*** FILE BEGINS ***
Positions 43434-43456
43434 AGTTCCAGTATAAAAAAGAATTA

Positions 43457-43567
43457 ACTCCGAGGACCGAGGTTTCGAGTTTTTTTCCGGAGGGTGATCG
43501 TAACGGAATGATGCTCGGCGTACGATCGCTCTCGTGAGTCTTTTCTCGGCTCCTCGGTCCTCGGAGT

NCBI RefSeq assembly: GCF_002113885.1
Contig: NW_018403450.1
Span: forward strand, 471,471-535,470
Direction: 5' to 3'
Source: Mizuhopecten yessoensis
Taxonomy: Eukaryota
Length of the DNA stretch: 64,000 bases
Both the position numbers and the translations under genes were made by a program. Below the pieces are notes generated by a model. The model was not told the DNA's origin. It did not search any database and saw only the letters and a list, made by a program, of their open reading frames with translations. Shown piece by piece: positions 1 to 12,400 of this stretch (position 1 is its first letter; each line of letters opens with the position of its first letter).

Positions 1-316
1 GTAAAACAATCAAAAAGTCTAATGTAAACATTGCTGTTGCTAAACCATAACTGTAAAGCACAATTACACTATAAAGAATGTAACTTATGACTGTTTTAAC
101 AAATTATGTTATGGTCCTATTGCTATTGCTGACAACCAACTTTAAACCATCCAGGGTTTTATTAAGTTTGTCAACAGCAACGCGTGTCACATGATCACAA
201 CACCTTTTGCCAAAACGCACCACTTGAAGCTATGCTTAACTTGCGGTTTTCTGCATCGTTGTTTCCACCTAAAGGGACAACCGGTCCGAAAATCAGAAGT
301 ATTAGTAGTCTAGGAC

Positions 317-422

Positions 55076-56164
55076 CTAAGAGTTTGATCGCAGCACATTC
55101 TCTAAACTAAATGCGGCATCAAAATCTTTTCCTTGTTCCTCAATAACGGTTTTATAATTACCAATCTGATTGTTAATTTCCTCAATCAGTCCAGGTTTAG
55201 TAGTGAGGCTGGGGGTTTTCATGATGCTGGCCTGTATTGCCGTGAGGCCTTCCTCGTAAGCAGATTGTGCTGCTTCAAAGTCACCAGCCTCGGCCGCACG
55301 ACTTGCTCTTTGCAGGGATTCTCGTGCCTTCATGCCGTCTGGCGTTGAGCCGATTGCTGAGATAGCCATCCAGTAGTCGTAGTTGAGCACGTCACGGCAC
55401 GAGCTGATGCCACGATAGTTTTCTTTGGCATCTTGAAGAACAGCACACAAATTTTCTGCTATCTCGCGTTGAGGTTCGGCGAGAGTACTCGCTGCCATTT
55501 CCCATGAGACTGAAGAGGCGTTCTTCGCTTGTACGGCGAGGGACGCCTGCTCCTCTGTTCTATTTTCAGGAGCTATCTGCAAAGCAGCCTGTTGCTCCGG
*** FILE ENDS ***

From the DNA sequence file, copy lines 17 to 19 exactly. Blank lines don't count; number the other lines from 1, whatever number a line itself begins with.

201 CACCTTTTGCCAAAACGCACCACTTGAAGCTATGCTTAACTTGCGGTTTTCTGCATCGTTGTTTCCACCTAAAGGGACAACCGGTCCGAAAATCAGAAGT
301 ATTAGTAGTCTAGGAC

Positions 317-422